Jan has provided us with practical, valuable advice. Working with CTC Productivity has increased my firm's overall efficiency by at least 30%. Money and time well spent!
Douglas Brown, Brown & Carlson
Our team walked away with many action items to save us time: more efficient use of emails, more effective meetings, and increased focus time through time management best practices.
Wendi Breuer, SeaChange
During a CEO peer group session, a member told us how just one tip Jan suggested could positively impact the way his entire company operated.  He said, "That right there is a multi-million dollar idea."
Tom McDougall, High Point Networks
Jan is great at listening, sorting out the problems and providing practical advice with follow-up steps. I found her coaching to be a great way to boost my personal effectiveness and that of our team.
Jim Schowalter, MN Council of Health Plans
Jan has a talent for quickly identifying strengths, weaknesses and realistic areas for improvement.
Michael Opack, Heacox, Hartman, Koshmrl, Cosgriff, & Johnson P.A.

Turnover. A word that no manager, leader, or owner loves to hear. The truth is, it sucks. Putting in the time, the effort, and money just for an employee to leave in the end is an awful feeling. The average turnover rate in the U.S is 19%! After being in management for quite some time, I have identified four ways to reduce employee turnover rate within your organization and keep your employee satisfaction high.

The Initial Interview

This is where the retention starts. During the initial interview make sure you have a list of questions that will clue you into whether or not the candidate is planning on staying long term. Some good questions to ask are:

  • Where do you see yourself in 3 to 5 years?
  • Why did you leave your last position?
  • Tell me, do you have goals and aspirations to move up within the company?
  • Are you seeking a career or a job?

With these questions, you can read between the lines and identify if the candidate is planning on staying long term. Also, during the initial interview, inform the candidate of the entire scope of work they will be doing within this position. Provide as many details as possible so that the candidate can also make a beneficial decision for the organization.

Set Them Up For Success From the Very Beginning

Often, I would hear employees say “I didn’t sign up for this.” Although that is not a very good team player attitude, it is true. Larger organizations are expecting more and more from their employees without providing the proper tools to get the job done or without ever asking the employee if they have the capacity to take on additional projects or tasks.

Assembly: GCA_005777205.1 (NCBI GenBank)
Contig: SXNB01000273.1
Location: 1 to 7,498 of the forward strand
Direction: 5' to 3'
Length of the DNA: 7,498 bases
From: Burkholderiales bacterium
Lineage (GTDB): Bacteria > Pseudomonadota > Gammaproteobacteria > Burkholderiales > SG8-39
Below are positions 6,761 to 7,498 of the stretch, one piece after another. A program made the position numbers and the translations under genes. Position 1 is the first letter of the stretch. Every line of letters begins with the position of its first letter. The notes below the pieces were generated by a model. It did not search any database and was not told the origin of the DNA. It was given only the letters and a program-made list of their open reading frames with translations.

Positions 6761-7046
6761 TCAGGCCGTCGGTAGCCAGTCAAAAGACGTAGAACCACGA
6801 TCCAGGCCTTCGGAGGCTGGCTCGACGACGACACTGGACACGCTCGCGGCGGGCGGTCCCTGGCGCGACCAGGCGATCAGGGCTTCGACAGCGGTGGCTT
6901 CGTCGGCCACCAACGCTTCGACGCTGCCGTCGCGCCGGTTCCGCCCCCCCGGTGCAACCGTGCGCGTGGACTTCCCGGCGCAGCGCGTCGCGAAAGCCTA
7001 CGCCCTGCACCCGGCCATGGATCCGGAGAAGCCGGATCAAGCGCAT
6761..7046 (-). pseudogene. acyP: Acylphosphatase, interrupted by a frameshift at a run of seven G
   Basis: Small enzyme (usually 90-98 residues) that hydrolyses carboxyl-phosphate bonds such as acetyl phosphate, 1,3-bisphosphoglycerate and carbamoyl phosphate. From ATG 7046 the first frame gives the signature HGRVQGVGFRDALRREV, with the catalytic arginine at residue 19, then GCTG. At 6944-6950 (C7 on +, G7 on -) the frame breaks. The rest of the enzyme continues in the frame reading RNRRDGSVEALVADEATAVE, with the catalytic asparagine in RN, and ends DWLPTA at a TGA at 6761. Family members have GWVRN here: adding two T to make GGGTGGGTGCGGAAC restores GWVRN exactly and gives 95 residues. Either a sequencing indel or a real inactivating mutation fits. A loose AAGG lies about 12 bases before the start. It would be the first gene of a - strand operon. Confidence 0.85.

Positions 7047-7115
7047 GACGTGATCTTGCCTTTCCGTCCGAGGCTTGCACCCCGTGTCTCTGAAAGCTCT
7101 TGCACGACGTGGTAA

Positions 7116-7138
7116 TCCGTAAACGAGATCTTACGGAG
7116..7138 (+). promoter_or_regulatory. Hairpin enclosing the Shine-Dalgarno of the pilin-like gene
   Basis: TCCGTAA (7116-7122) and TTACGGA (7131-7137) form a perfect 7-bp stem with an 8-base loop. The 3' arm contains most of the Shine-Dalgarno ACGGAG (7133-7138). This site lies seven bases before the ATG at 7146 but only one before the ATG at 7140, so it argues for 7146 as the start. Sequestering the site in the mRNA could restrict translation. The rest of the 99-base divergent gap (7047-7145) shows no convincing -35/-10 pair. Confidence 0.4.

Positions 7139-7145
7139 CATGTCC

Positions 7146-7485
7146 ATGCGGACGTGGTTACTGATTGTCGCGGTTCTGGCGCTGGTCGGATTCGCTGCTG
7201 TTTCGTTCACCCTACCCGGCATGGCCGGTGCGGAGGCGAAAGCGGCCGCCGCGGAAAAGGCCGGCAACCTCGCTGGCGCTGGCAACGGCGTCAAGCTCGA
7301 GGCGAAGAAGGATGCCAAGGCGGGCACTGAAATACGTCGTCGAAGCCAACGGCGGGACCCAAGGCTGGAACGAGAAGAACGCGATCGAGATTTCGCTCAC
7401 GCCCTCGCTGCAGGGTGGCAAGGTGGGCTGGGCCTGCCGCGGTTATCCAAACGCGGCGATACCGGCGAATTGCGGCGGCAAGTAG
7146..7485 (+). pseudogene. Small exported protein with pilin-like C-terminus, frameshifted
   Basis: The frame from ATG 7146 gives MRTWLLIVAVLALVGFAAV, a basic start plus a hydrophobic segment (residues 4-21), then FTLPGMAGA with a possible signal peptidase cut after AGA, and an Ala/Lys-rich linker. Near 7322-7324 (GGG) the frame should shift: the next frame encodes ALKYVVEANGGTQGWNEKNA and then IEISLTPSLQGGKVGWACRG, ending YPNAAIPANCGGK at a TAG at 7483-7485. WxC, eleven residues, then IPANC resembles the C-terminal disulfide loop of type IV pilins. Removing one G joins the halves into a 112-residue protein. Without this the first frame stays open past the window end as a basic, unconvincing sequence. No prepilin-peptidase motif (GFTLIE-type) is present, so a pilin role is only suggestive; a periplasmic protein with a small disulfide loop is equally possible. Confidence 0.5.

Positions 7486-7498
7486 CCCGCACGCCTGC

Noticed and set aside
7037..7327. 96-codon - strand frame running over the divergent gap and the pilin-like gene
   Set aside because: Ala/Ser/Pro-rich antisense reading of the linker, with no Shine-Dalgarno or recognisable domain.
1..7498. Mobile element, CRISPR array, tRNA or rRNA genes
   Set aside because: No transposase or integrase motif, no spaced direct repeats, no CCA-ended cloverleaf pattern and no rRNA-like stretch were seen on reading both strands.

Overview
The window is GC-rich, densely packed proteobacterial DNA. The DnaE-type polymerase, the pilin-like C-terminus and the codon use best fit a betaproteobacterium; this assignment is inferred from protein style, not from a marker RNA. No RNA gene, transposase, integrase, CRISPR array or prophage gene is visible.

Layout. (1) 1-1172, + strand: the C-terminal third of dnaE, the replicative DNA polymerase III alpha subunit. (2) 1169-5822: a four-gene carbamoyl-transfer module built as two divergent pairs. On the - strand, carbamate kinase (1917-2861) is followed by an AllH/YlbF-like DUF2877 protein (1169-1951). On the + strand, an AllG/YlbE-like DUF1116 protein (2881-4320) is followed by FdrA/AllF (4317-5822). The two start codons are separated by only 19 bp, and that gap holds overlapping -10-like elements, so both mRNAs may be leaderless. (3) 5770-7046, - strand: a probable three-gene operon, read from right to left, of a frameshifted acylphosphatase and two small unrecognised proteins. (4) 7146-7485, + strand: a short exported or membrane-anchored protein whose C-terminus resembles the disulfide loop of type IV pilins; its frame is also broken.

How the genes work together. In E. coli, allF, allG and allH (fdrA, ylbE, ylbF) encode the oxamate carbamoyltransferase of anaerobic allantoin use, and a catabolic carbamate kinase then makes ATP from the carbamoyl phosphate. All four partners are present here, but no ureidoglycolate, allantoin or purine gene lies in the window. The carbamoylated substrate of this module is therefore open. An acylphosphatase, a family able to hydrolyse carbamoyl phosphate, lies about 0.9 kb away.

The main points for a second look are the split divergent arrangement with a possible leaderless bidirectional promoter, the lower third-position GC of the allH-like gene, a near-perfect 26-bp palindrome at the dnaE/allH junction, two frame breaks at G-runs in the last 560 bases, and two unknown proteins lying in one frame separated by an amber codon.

An employee who feels overwhelmed and underprepared will often be the first to leave an organization. Nobody likes to feel as if they are failing. Every now and then, have a one-on-one with your employees. Ask them if there is anything that you can do to improve their work experience? Are there any tools that they think would help get the job done more efficiently? You will be shocked at some of their responses. By tapping into the employee’s knowledge, we may even be able to streamline some of the work and in turn be more productive.

Listen to Your Employees

This turnover tip coincides with setting them up for success. Employees who feel like they are just a number and not appreciated will not be there for the long run. It is crucial not only to get to know your employee on a professional level but also on a personal level. Do they have a family? Did they just get married? Are they a caretaker when they are home? These are essential things that will affect their work ethic and productivity at work.

If an employee comes to you with a suggestion, listen to them. After all, they are often the ones doing the nitty-gritty work. Sure, as the manager or the director, your hands in all areas of the business, but the employees are on the front lines daily. They know what could be improved, what isn’t working anymore, and potentially how to fix it all.

Rewards

Who doesn’t love a reward? Sometimes it is a simple comment like, “Hey, I see you and I see the work and effort you are putting forward. Great job, keep it up!” For others, it might be something tangible like a cup of coffee or a gift certificate. If you have the budget and approval to give out small rewards, I highly suggest you do so.

I remember working at a large corporation and just feeling like another warm body in a cubicle. Until one day a senior manager bought me and a cup of Starbucks coffee. He might not have ever said anything to me before, but he noticed me, and that was his way of letting me know he sees my efforts and I was being recognized. From that day forward my outlook changed. I was excited to go to work and eager to get my next acknowledgment.

Turnover is very high with large companies in the US. It is up to us as leaders and managers to understand why. Do the employees feel unappreciated, is there something going on outside of their work life that is affecting them, or are they just a chronic career changer? There are so many different things that can affect turnover. Turnover is expensive. It is timely and ineffective for any company. By using my four tips on how to make turnover stop, I genuinely believe your organization will benefit from having career-minded employees, not just people who have a job.

If you need help auditing and improving your onboarding and employee engagement strategies, please contact us. In this tough job market, you want to do everything you can to keep your best employees!

 

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